College-entrance case ensnares Obama family’s tennis instructor

A college tennis coach who also served as the personal instructor for former first lady Michelle Obama and her daughter, Malia, was among the 46 people charged by federal authorities in a sweeping college admissions bribery case announced Tuesday.

According to the indictment unsealed Tuesday by federal prosecutors in Massachusetts, Gordon Ernst, the women’s tennis coach at the University of Rhode Island, is accused of conspiracy to commit racketeering during the years he served as a tennis coach at Georgetown University.

There is no suggestion that Malia, a sophomore at Harvard, was implicated in the scandal in any way.

Between 2012 and 2018, Ernst allegedly accepted more than $2.7 million in bribes in exchange for placing at least 12 students on the Georgetown tennis team, including “some who did not play tennis competitively,” according to the indictment.

Ernst allegedly received the bribes from charitable accounts set up by William Singer, the owner of a Newport, Calif.-based college consulting business at the center of the case.

At a press conference Tuesday, U.S. Attorney for the District of Massachusetts Andrew Lelling called the scheme the “largest college admissions scam ever prosecuted by the Department of Justice.” Yale, Stanford and Georgetown universities were among the schools identified as having been duped into accepting unqualified applicants.

Gordon Ernst (Photo: University of Rhode Island)

Actresses Felicity Huffman and Lori Loughlin were among 33 parents charged in what law-enforcement officials called Operation Varsity Blues.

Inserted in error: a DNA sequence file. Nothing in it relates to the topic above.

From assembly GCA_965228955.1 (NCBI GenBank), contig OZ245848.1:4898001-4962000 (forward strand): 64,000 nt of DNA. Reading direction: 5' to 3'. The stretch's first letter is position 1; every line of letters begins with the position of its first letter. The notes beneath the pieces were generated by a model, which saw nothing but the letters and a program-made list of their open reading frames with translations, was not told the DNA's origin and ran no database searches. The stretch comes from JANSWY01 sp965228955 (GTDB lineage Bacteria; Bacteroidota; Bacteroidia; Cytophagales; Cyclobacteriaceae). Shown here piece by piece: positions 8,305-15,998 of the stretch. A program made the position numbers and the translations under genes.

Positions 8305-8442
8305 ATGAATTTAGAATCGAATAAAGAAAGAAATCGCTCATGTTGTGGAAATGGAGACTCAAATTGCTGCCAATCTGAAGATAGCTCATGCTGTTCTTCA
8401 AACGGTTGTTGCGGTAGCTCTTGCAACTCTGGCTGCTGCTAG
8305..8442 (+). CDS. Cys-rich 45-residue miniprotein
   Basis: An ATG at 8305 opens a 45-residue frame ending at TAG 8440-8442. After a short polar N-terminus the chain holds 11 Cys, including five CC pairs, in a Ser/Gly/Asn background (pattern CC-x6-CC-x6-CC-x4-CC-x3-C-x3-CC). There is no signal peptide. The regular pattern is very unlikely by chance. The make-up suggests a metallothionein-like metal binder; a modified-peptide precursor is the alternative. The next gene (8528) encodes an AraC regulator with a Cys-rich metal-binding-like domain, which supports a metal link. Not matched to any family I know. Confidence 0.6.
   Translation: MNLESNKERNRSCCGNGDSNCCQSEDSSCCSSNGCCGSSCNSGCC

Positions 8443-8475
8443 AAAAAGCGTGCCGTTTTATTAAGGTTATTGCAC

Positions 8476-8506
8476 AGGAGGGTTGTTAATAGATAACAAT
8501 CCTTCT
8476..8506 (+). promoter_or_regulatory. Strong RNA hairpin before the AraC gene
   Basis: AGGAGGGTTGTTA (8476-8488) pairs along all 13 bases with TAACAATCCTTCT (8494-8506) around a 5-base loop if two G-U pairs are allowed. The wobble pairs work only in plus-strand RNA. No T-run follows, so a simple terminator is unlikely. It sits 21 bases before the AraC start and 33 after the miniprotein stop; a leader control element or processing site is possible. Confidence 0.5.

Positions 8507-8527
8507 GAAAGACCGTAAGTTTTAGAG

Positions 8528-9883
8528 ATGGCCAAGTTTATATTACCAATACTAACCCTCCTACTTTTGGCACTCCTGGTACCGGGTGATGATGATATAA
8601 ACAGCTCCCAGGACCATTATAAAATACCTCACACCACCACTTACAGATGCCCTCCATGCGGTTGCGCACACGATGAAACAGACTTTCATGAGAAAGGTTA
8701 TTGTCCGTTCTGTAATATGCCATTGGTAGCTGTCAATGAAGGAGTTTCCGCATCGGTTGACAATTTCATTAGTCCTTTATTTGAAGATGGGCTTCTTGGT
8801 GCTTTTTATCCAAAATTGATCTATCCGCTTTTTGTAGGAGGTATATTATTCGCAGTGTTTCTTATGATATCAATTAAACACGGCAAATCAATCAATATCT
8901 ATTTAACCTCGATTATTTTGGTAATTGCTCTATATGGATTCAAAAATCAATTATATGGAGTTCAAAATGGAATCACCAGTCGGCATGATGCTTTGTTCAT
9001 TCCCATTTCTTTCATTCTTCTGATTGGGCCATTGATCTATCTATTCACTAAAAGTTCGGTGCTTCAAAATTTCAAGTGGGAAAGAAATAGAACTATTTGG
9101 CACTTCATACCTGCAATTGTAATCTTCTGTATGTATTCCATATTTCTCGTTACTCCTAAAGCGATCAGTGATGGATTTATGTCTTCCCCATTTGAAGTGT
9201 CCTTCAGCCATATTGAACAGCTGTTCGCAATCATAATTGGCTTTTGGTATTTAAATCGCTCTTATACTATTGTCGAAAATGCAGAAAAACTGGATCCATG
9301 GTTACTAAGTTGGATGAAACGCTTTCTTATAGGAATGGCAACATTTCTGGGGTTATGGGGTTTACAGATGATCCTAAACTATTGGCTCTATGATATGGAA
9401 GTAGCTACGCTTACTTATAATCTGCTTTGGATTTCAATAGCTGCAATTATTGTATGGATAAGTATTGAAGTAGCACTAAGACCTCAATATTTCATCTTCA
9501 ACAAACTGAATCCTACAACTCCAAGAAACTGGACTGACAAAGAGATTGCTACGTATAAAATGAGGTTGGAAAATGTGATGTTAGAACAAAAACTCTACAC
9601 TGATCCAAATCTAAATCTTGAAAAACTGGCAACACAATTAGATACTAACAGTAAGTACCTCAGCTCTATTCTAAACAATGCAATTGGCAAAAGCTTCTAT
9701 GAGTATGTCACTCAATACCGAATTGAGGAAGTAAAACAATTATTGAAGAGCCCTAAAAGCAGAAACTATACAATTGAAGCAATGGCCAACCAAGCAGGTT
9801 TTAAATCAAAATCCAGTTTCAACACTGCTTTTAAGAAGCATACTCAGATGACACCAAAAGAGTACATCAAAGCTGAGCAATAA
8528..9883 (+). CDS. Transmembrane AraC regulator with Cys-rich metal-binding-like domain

According to prosecutors, in one instance, in 2015, a Georgetown applicant forwarded to Ernst an email Singer had drafted on his behalf containing “falsified information concerning [his] purported tennis abilities.” The student had never played tennis competitively, according to prosecutors. Ernst forwarded the email to a Georgetown admissions officer and six days later wrote to confirm the student’s acceptance to Georgetown. In exchange, the student’s parents donated $400,000 to a sham charitable foundation set up by Singer, according to prosecutors, and passed on to Ernst.

In a statement, Georgetown said it was “deeply disappointed” to learn of Ernst’s alleged acts, and that the school is fully cooperating with the government’s investigation.

Ernst, who was head men’s and women’s coach at Georgetown, resigned in December 2017. He was hired by Rhode Island as the school’s head women’s tennis coach the next August.

He was placed on administrative leave Tuesday by the school, which said in a statement that Ernst “has not been involved in the recruitment of any current players nor in the signing of any new recruits.”

While at Georgetown, Ernst became friendly with the Obama family, according to the Providence Journal, giving private lessons to Michelle and Malia Obama.

“Michelle has a big backhand,” Ernst told the New York Times in 2014.

In 2015, Ernst, a Cranston, R.I., native, was inducted into USTA New England Tennis Hall of Fame.

According to the charging document, he was a resident of both Chevy Chase, Md., and Falmouth, Mass.

If convicted, Ernst will have to forfeit the $2,719,963 in bribe payments, a Chevy Chase country club membership and property he owns in Falmouth.

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